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DP World looks to “compress” the supply chain

DP World wants to combine the High Bay Storage system for containers with automated distribution centres.

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DP World looks to “compress” the supply chain

Patrick Bol, director of global operations at DP World, believes its High Bay Storage (HBS) container terminal concept developed in conjunction with Netphen (Germany)-based cargo-handling technology companies Amova and SMS (owned by Amova), will in addition to speeding up yard operations also address the changing needs of the container supply chain.

 

Speaking at TOC Europe 2019 in Rotterdam, the executive said: “E-commerce is doubling in size every four years and we believe the future will be characterised by very strong growth in LCL cargo, especially in regions like Africa and Latin America. By directly connecting HBS with purpose designed automated distribution centres operated by either 3PLs or cargo owners at the rear of the racking system we believe HBS will usher in a new era of portcentric logistics.”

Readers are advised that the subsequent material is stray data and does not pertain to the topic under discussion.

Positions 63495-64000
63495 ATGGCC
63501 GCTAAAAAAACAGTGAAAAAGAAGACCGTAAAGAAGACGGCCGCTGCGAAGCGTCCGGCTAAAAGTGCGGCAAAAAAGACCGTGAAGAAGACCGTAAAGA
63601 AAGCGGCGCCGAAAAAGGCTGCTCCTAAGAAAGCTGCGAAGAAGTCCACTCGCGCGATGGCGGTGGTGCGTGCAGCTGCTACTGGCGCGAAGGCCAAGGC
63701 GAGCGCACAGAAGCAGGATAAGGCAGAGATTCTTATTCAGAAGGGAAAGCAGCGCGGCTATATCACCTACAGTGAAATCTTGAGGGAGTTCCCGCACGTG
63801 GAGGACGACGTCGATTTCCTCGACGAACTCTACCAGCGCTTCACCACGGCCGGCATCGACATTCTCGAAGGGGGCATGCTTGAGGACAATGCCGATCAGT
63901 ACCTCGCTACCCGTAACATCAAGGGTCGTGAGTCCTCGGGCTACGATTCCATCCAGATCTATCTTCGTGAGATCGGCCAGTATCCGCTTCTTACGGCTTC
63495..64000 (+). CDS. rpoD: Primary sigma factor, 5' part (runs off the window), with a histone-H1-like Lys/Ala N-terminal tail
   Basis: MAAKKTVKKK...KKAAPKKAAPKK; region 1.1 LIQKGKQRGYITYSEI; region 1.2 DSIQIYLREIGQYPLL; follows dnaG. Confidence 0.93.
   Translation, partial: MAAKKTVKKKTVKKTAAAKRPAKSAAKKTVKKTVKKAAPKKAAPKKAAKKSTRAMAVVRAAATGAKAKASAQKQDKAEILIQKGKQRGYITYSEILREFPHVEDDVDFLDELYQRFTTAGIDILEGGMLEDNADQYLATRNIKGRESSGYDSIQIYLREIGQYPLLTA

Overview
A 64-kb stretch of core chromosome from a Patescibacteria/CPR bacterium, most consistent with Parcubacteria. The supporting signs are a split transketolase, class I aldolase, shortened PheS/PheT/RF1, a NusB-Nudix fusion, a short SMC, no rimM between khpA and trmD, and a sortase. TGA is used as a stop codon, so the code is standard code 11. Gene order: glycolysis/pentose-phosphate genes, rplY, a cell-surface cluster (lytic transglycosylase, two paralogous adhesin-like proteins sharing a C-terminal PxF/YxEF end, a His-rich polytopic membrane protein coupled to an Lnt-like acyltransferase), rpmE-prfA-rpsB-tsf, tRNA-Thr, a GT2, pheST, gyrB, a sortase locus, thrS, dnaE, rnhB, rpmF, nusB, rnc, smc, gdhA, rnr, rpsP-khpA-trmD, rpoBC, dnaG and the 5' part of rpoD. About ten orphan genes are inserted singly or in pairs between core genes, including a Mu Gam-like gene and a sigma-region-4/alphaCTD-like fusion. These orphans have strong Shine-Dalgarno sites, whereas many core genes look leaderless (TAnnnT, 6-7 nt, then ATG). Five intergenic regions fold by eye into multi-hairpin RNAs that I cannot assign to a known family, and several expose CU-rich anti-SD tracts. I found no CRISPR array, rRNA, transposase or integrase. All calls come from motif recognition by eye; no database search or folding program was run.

Bol stressed: “The expectation of end consumers as to when they receive their goods continues to change while we are seeing manufacturing taking place over a wider area and in smaller clusters and this is fuelling the LCL business. HBS will allow us to compress the supply chain and provide a more effective system when it comes to processing high-velocity cargoes such as electronics, apparel, automotive and furniture.”

 

Under the HBS system each container is suspended on its own platform. It allows all types of container, including reefers, to be stacked up to 11 high, and for each unit to be accessed wherever it is in the stack without having to remove those boxes stacked on top of it. This compares with five-to-six high stacks in conventional yard operations.

 

According to Bol, installing HBS takes approximately two years and it costs about 18% more than a yard operation based on automated stacking cranes. But its opex costs are 30% lower.

 

DP World is installing its first proof of concept HBS at Jebel Ali. The pilot project will have five racks and 750 container slots, some of which will be for reefer containers. The racks will be served by two cranes, which SMS says will be able to deliver 20-22 containers per hour.

 

The pilot site is at the new T4 in Jebel Ali, but Bol said six to seven terminals in the company’s portfolio had expressed an interest in the system. “Globally we have a utilisation of around 78% and in several facilities it is much higher. We have to address handling capacity and we see HBS as an important element in this,” said Bol.

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